Advances in Box Surgery for Obstructive Sleep Apnea: Genioglossus Advancement, Hyoid Suspension, and Maxillomandibular Advancement.
Advances in Box Surgery for Obstructive Sleep Apnea: Genioglossus Advancement, Hyoid Suspension, and Maxillomandibular Advancement. Adv Otorhinolaryngol. 2017;80:99-108 Authors: Goh YH, Tan W, Abdullah VJ, Kim SW Abstract Box surgery for obstructive sleep apnea (OSA) patients consists of mandibular surgery, including genioglossus advancement, hyoid suspension, and maxillomandibular advancement, as an airway reconstruction. This surgery was developed in the early 1980s. Thereafter, techniques were modified in each surgery for the enhancement of outcome and prevention of complications. However, the indication for surgery remains poorly defined due to the dynamicity of the upper airway, variability of the phenotype in OSA patients, and absence of a representative method for the obstruction site in the upper airway. As a result, box surgery is performed restrictively. On the development of an evaluation method including radiologic and endoscopic examination during sleep, the indications and surgical outcomes of each box surgery should be standardized and reevaluated. In this review, the development and limitations of box surgery will be discussed for the positive future of this surgery. PMID: 28738365 [PubMed - in process]
This study is the first to compare the most optimal mandibular protrusive position according to three titration procedures, as well as to compare the therapeutic efficacy of these titration methods.Trial registrationClinicalTrials.gov,NCT03716648. Registered on 23 October 2018.
Abstract This project aimed to develop and implement a nasal ventilation mask (NVM) guideline to reduce the incidence of airway obstruction in outpatients undergoing endoscopy procedures. An observational design was used to evaluate implementation of an NVM guideline as the oxygen delivery method for this patient population. An evidence-based guideline for NVM use was developed for patients with obstructive sleep apnea (OSA) and/or an elevated body mass index (BMI) above 35 kg/m² undergoing esophagogastroduodenoscopy and/or colonoscopy procedures at an outpatient endoscopy clinic. Patients receiving moderate ...
Abstract OBJECTIVE: The aim of the present study was to review the literature on ENT disorders associated with craniosynostosis (CS), focusing on symptoms, diagnostic work-up, treatment and outcome. METHODS: Publications were retrieved by consulting the PubMed® free search engine of the US National Library of Medicine. The term "craniosynostosis" was combined with the following key-words: ENT, apneas, OSAS, sleep-disordered breathing, tonsillectomy, deafness, hearing loss. RESULTS: The main ENT disorders associated with CS are upper airway obstruction, chronic otitis and hearing loss. Obstr...
CONCLUSION: Medicare patients undergoing UAS have shorter waiting periods, fewer insurance-related treatment delays and may experience fewer procedure cancellations when compared to patients with private insurance. The investigational status of UAS by private insurance companies delays care for patients with OSA. LEVEL OF EVIDENCE: 4. PMID: 31544468 [PubMed - as supplied by publisher]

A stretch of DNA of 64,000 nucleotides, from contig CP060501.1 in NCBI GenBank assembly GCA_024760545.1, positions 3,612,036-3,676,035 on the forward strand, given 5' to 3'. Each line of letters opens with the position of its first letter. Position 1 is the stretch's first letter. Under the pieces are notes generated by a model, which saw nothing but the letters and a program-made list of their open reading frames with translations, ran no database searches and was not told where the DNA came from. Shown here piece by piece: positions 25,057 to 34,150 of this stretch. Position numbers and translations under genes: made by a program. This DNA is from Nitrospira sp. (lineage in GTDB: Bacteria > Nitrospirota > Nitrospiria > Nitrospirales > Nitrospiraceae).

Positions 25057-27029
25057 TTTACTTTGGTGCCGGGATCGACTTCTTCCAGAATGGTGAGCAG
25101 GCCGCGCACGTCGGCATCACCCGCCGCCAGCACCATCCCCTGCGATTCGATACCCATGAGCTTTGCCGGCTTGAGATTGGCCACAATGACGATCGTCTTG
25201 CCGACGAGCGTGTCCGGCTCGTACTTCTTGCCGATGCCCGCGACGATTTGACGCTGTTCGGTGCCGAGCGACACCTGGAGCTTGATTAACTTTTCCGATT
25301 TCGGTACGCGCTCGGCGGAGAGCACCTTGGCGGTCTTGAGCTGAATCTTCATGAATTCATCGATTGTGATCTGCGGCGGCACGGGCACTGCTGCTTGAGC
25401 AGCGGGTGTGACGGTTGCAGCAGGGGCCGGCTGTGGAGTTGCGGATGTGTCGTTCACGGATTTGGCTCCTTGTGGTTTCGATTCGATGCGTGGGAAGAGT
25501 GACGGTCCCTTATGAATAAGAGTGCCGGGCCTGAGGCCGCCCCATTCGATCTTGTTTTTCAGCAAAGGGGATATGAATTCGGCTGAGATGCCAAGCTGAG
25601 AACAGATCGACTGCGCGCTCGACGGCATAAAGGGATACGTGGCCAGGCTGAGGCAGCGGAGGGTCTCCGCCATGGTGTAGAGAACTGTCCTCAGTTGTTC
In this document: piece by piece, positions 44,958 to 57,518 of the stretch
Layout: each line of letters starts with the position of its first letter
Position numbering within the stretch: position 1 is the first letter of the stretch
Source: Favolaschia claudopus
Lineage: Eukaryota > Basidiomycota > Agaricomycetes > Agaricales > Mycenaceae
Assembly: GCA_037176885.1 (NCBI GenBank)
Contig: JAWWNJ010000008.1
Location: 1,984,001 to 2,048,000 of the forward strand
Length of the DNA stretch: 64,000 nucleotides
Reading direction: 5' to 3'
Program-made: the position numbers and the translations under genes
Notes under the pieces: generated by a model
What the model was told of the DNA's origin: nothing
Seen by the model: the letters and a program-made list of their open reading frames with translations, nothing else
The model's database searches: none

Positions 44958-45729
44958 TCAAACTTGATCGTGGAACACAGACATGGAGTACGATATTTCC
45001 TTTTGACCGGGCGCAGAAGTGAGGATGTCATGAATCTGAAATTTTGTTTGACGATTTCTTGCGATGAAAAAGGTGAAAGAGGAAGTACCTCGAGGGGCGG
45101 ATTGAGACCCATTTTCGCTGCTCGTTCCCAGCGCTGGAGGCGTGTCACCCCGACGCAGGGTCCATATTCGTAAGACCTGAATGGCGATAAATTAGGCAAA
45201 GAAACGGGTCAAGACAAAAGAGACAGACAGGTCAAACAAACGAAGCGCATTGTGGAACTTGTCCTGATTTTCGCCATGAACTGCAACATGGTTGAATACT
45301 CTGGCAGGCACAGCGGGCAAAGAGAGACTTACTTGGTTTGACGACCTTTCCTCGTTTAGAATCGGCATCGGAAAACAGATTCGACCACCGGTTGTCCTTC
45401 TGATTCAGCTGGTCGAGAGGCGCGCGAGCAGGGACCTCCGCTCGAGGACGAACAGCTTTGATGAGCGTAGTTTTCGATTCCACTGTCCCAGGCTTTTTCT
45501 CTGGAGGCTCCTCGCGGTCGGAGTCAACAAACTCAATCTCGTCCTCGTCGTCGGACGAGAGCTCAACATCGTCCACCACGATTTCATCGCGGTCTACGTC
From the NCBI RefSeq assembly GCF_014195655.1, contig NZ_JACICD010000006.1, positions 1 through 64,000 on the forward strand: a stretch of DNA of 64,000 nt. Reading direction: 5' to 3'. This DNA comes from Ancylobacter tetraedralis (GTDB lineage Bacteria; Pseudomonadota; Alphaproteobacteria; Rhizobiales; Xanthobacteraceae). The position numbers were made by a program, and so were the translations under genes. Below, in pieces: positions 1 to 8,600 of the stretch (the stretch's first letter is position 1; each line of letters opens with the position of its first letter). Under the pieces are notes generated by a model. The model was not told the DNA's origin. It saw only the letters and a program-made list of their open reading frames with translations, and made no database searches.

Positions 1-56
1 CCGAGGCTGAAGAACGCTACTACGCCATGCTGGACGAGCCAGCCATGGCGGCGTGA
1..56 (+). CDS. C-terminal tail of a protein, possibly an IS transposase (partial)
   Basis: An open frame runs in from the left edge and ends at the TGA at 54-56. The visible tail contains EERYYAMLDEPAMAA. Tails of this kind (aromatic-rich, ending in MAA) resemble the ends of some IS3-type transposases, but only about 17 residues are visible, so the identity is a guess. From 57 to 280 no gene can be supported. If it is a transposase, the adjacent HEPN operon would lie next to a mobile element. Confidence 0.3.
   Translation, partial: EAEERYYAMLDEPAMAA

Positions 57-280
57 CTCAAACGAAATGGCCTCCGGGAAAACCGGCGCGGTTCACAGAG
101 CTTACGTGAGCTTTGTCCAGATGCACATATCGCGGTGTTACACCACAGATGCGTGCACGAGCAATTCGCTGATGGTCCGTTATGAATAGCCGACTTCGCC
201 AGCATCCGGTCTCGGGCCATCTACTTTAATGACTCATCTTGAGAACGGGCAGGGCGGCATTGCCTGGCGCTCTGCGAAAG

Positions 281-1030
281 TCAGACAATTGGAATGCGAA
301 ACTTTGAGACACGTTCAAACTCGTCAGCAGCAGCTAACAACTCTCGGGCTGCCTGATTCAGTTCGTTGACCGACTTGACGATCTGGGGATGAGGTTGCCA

ConclusionsThe German multi-center long-term outcomes compare favorably with previously published studies. Respiratory and sleepiness efficacy outcomes were sustained over 2 and 3 years, with a favorable safety profile, supporting the safety and efficacy of a chronic implantable therapy.
CONCLUSIONS: The German multi-center long-term outcomes compare favorably with previously published studies. Respiratory and sleepiness efficacy outcomes were sustained over 2 and 3 years, with a favorable safety profile, supporting the safety and efficacy of a chronic implantable therapy. PMID: 31485853 [PubMed - as supplied by publisher]
ConclusionsAccording to this study, in our institution, in cases of major tonsillar hypertrophy, simultaneous soft palate surgery had no significant impact on the success rate, regardless of soft palate length. Associating soft palate surgery with palatine tonsillectomy does not seem mandatory to increase the success rate.Level of evidenceIII. Retrospective comparative study
Conclusions:Three baseline DISE phenotypes identified during drug-induced sleep were significantly related to MAD treatment outcome: one beneficial, tongue base collapse, and two adverse, complete concentric collapse at the level of the palate and complete laterolateral oropharyngeal collapse. If confirmed in future prospective studies, these results could guide patient selection for MAD outcome.Clinical Trial Registration:This prospective clinical trial (PROMAD) was registered onClinicaltrials.gov with identifier: NCT01532050.Citation:Op de Beeck S, Dieltjens M, Verbruggen AE, Vroegop AV, Wouters K, Hamans E, Willemen M, ...
This article focuses specifically on medical history and physical examination.MethodsA multidisciplinary work-group drew up a first version of the guidelines, graded according to level of evidence following the GRADE grading system. The final version was obtained by including the suggestions and comments from the editorial group.ResultsAt the end of the process, guidelines were established and graded regarding the following points: interview and analysis of the various interview scores recommended in the literature; clinical examination with awake upper-airway endoscopy; and indications for referral to non-ENT specialists.
CONCLUSIONS: According to this study, in our institution, in cases of major tonsillar hypertrophy, simultaneous soft palate surgery had no significant impact on the success rate, regardless of soft palate length. Associating soft palate surgery with palatine tonsillectomy does not seem mandatory to increase the success rate. LEVEL OF EVIDENCE: III. Retrospective comparative study. PMID: 31115738 [PubMed - as supplied by publisher]